Foreign Donations to the Philippines



Philippine laws and regulations allow tax and duty exemption privileges for certain donations from overseas.

1. The Tariff and Customs Code of the Philippines (Presidential Decree No. 1464), as amended, provides for exemption from the payment of import duties for the following items:

2. Section 109 (y) of the National Internal Revenue Code of 1997 exempts from the value-added tax the "sale, importation, printing or publication of books and any newspaper, magazine, review or bulletin which appears at regular intervals with fixed prices for subscription and sale and which is not devoted principally to the publication of paid advertisements".

3. Presidential Memorandum Order No. 36, s. 1992 also authorizes the "importation and donation of food, medicine and equipment for use in the government relief and rehabilitation programs for calamity affected areas". Endorsement would be required from the Department of Social Welfare and Development for relief items, the Department of Health for medicines, and the Department of National Defense for rehabilitation equipment. The Office of the President issues the necessary clearances for donations under this facility, which will serve as basis for the Bureau of Customs to process and release the donation.

4. Diplomatic Notes No. 1071 of the US Embassy and No. 3001 of the Department of Foreign Affairs provide that the Philippine government will accord duty-free entry into the Philippines, as well as exemption from internal taxation, of supplies of goods approved by the US government, donated to or purchased by the United States voluntary, nonprofit relief and rehabilitation agencies qualified under United States government regulations, and consigned to such organizations, including branches of these agencies in the Philippines which have been approved by the Philippine government.

5. Article XIV Section 4(4) of the Philippine Constitution provides that "subject to conditions prescribed by law, all grants endowments, donations, or contributions used actually, directly, and exclusively for educational purposes shall be exempt from tax".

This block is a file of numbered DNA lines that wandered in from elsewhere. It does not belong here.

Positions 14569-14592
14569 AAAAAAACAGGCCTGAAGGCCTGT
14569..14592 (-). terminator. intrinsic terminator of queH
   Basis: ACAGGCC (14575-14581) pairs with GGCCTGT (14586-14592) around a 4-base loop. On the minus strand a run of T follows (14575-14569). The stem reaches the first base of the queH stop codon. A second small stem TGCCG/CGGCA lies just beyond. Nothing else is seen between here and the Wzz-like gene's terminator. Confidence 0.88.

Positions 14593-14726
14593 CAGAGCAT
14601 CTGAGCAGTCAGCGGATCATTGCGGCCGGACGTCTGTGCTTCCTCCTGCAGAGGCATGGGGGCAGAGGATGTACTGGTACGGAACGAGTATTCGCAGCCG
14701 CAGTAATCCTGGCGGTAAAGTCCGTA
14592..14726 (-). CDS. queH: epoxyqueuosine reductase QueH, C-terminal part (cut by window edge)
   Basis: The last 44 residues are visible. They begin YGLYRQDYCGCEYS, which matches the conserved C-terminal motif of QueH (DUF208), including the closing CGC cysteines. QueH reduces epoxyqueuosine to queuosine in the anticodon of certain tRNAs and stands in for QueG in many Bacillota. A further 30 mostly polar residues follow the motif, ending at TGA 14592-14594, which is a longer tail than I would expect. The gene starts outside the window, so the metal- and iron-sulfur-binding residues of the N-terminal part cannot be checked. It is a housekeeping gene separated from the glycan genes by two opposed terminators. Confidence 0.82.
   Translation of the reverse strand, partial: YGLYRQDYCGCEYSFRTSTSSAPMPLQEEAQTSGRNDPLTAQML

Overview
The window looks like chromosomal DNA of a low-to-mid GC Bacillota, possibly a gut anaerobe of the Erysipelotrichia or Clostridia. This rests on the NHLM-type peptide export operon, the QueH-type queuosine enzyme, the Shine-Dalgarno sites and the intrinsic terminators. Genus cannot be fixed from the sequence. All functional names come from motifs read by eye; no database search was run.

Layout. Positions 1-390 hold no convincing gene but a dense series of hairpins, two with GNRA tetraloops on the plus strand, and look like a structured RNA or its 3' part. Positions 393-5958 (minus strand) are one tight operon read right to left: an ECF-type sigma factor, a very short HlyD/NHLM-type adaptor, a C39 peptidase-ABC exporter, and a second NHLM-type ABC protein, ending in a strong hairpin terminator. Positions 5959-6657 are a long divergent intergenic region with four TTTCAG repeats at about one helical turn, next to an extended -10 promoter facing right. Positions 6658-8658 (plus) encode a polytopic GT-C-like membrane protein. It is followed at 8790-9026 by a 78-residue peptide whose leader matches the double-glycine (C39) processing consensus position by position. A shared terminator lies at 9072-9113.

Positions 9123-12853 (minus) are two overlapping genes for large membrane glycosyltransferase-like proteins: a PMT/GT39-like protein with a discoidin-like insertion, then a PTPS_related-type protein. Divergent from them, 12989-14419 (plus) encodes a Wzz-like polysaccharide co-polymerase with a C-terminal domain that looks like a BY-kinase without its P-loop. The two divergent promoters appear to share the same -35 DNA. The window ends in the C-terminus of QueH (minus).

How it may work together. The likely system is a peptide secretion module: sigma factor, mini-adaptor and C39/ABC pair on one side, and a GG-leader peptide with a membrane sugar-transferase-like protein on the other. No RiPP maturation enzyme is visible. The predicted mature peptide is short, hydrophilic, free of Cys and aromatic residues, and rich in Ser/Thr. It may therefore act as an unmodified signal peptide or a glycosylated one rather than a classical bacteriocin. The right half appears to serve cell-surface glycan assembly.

Donations from abroad may qualify for duty exemption depending on the donee/consignee or recipient, and the nature of the item to be donated.

1. The specified donee/consignee or recipient must be qualified to receive donations on a tax or duty free basis.

2. The items to be donated may be recommended for duty-free entry provided they are:

Note: Certification for duty-free importation is made on a per shipment basis to ensure that each request satisfies the policy guidelines of NEDA.


The following organizations and entities may qualify for duty free importation of donations:


The following items donated from overseas may be allowed duty free entry:

Note: Only non-profit religious and charitable (except civic and service) institutions, government agencies and hospitals, and private primary and secondary hospitals may be allowed to receive donated essential machinery and equipment including spare parts and accessories on a duty free basis.

Note: No pharmaceutical product intended for donation will be accepted or distributed unless it is registered with BEAD, in accordance with the provisions of Republic Act 3720. All donated drugs issued clearance by BEAD are subject to strict monitoring by BEAD for intended usage.

Important: Consumer items such as gas stoves, television sets, air conditioning units, refrigerators, office or home furniture, bicycles, towels, drapes / curtains, sheets, blanket, toys, among others, are not considered priority items for economic development and therefore do not qualify for duty exemption.

The importation of textile articles commonly known as used clothing from any country of origin is absolutely prohibited. (Republic Act 4653, Customs Memorandum Order No. 14, s. 1986, DSWD Department Order No. 28, s. 1999).


The following documents will be required in requesting for duty-free certification for incoming donations from overseas:

1. From the donor:

Important: The name listed as donee/consignee or recipient in the Deed of donation must be the same as that appearing in the shipping documents.

2. From the donee/consignee or recipient